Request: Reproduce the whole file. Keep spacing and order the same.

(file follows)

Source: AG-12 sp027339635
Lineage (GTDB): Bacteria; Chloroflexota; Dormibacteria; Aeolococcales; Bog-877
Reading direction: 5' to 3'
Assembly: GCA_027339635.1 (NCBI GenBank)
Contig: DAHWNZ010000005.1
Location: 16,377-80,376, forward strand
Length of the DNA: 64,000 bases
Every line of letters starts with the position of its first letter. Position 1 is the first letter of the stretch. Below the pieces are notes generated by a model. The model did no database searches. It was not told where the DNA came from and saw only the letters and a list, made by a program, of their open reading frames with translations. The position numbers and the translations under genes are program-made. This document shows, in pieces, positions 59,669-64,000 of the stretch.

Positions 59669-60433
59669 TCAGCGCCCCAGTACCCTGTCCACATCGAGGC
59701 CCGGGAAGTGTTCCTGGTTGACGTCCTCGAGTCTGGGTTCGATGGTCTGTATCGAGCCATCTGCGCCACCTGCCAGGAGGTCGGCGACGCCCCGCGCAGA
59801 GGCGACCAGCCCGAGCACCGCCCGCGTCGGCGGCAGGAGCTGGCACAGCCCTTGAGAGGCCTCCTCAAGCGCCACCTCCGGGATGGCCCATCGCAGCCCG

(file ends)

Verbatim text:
Source: AG-12 sp027339635
Lineage (GTDB): Bacteria; Chloroflexota; Dormibacteria; Aeolococcales; Bog-877
Reading direction: 5' to 3'
Assembly: GCA_027339635.1 (NCBI GenBank)
Contig: DAHWNZ010000005.1
Location: 16,377-80,376, forward strand
Length of the DNA: 64,000 bases
Every line of letters starts with the position of its first letter. Position 1 is the first letter of the stretch. Below the pieces are notes generated by a model. The model did no database searches. It was not told where the DNA came from and saw only the letters and a list, made by a program, of their open reading frames with translations. The position numbers and the translations under genes are program-made. This document shows, in pieces, positions 59,669-64,000 of the stretch.

Positions 59669-60433
59669 TCAGCGCCCCAGTACCCTGTCCACATCGAGGC
59701 CCGGGAAGTGTTCCTGGTTGACGTCCTCGAGTCTGGGTTCGATGGTCTGTATCGAGCCATCTGCGCCACCTGCCAGGAGGTCGGCGACGCCCCGCGCAGA
59801 GGCGACCAGCCCGAGCACCGCCCGCGTCGGCGGCAGGAGCTGGCACAGCCCTTGAGAGGCCTCCTCAAGCGCCACCTCCGGGATGGCCCATCGCAGCCCG